• Welcome to engineeringclicks.com
  • Deciding which CAD software is best to learn next (After Solidworks)

    Discussion in '2D and 3D CAD general discussion forum' started by Mathusan, Sep 2, 2012.

    1. John Picot

      John Picot New Member

      Jan 2017
      Likes Received:
      As of today there are two CAD systems most widely used by major companies. They are PTC Creo and SolidWorks. The rest are also-rans which include big-time legacy systems and others trying to break into the market, gain market share and the rest struggling to survive. There is a trend toward pay per use cloud based systems. They claim to import and export all competitors proprietary files, enable users to generate models quicker and easier, and do things others cannot. We'll see. So long as you are not restricted by the need to standardize, if you can find one of those new programs, give it a try.

      You will find large companies will standardize on only one CAD system. All users must create and maintain all new work on these systems. Any legacy files would be converted to pdf and the source files and paper drawing lost.

      I recently worked at one of the top orthopedic companies which develop orthopedic implants, medical devices and instruments. They use PTC Creo and WindChill PLM system exclusively. Even across global company locations, they are migrating away from other CAD and PLM systems. They do not allow new work to be prepared or released on any other software. When we exchange files with vendors, we have to work with neutral files which are not associative.

      Within my group there were four of us who had used SolidWorks for several years. Like me have previous exposure to PTC PRO/E and Wildfire. The most common phrase used on a daily basis is "I wish we has SolidWorks", second "I hate Creo". Three out of four medical device companies in my area are using PTC software. If we have the opportunity we would gladly leave and work for a company that used SolidWorks.

      The answer is: If you have experience with SolidWorks, you need to learn PTC Creo or the other way around. In some industries they may be tied to proprietary software that was developed specifically for them (e.g. CATIA, UG…). You may find a company that uses other systems, it may help if you already have experience using them. If not it is up to them to provide training or expect there will be a learning period for you to get up to speed. If you learn AutoDesk Inventor that would be great.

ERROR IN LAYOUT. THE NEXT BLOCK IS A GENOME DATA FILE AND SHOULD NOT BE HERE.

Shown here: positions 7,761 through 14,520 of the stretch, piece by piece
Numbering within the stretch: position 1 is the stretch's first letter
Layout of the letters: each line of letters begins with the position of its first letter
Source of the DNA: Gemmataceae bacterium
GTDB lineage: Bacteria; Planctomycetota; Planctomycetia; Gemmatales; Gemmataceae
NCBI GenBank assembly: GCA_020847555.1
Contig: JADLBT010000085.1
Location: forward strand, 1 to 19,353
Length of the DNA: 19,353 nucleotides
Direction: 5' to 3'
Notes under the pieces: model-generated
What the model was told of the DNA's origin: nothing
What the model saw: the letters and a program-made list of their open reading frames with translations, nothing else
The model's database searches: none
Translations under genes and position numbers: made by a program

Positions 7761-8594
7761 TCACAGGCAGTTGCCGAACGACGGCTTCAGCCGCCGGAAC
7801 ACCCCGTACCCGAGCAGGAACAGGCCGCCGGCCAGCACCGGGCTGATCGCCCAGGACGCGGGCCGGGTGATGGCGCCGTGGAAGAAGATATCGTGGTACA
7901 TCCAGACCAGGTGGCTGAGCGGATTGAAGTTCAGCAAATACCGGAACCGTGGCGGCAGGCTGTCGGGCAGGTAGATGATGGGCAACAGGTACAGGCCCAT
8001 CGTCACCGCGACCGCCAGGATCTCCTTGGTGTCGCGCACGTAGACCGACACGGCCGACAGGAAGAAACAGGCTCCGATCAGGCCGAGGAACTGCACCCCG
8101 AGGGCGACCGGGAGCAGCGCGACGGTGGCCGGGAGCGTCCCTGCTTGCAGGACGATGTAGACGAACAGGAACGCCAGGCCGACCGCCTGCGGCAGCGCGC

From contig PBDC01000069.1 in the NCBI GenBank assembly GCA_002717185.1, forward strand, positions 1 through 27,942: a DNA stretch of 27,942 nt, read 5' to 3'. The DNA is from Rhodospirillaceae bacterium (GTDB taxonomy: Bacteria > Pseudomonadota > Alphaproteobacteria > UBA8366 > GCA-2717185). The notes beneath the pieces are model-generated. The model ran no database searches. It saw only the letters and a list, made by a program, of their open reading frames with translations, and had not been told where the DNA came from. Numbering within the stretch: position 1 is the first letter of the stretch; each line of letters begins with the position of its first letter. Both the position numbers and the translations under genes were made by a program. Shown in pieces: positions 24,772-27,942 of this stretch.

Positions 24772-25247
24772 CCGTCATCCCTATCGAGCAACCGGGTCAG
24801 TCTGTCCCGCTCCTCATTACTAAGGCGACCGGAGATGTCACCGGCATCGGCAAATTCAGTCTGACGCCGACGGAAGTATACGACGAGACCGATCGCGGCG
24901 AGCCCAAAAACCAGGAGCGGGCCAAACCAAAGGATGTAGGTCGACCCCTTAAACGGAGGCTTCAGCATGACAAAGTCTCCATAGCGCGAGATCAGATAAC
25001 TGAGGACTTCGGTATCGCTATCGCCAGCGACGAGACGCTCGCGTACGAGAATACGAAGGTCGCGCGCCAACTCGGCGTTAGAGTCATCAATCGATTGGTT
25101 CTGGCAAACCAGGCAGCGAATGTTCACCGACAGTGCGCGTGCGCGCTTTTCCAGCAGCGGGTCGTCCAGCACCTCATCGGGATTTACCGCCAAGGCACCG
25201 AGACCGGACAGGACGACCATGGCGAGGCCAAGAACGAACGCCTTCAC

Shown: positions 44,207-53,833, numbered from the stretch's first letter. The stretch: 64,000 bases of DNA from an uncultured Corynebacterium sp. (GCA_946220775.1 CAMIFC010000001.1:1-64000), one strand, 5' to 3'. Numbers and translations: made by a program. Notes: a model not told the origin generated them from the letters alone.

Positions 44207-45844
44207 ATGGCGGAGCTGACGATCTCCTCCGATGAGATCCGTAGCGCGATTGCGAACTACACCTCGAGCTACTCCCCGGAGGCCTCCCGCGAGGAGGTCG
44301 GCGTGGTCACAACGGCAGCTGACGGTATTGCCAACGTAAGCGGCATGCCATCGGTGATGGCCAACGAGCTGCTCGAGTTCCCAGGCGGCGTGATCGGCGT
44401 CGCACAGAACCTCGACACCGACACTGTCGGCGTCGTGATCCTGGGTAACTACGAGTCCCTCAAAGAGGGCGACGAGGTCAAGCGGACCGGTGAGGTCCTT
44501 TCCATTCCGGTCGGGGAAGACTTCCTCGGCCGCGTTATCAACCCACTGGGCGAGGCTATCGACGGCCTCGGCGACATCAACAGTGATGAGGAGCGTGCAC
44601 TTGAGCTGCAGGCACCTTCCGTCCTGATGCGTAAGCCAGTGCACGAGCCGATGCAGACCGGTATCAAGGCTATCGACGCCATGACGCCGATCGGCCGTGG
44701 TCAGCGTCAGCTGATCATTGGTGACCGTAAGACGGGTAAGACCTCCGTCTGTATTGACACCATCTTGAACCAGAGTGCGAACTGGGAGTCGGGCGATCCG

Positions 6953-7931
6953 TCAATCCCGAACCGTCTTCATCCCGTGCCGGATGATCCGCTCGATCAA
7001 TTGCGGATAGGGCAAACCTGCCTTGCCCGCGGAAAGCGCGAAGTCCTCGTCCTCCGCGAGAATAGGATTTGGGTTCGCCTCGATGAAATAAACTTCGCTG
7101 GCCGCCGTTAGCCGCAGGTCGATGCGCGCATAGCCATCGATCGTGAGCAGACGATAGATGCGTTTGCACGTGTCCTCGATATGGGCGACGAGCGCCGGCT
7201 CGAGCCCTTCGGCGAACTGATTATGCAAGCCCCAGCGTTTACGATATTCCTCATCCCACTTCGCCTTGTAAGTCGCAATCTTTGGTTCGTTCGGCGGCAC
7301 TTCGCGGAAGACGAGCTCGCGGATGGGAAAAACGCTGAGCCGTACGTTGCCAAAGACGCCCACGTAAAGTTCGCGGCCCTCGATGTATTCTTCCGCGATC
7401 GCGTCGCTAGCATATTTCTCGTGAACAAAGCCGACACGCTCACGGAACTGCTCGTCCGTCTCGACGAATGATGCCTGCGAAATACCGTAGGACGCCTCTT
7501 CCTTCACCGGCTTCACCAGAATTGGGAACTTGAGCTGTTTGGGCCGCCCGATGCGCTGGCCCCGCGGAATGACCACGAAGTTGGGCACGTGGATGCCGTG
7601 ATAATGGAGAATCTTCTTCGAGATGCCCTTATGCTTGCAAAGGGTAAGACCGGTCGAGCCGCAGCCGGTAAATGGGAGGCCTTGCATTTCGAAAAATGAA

3. demullers@hotmail.com

      [email protected] New Member

      Nov 2014
      Likes Received:
      I am an expert in project management (www.projectmanagementcoco.com) and made many machine and instrument developments. After a long way my today position is :
      There is no CAD soft able to perform well in all project phases.
      For the fast drafting of basic ideas at the initial project phase: often hard to beat a good 2D CAD, as Ashlar Vellum for instance, (not AutoCad: too heavy). At least for "regular" mechanical works.
      For the seeking of solutions in the phases 2 and 3 of the project (see above site). Difficult to beat a direct modeling software as SpaceClaim. A parametric soft considers parameters mainly at part level, when they are required at the global concept one. So: very different concept => not comfortable.
      For the detailed development in project phases 4 and 5, a parametric soft is good.
      For tricky shapes, I presently works for external prosthesis making, Catia would be best. However its price is less compatible with prosthesis than with airplane making.
      To perform means: 1) developper's mind concentrating on project and not soft, 2) speed.

    Share This Page

    1. This site uses cookies. By continuing to use this site, you are agreeing to our use of cookies.
      Dismiss Notice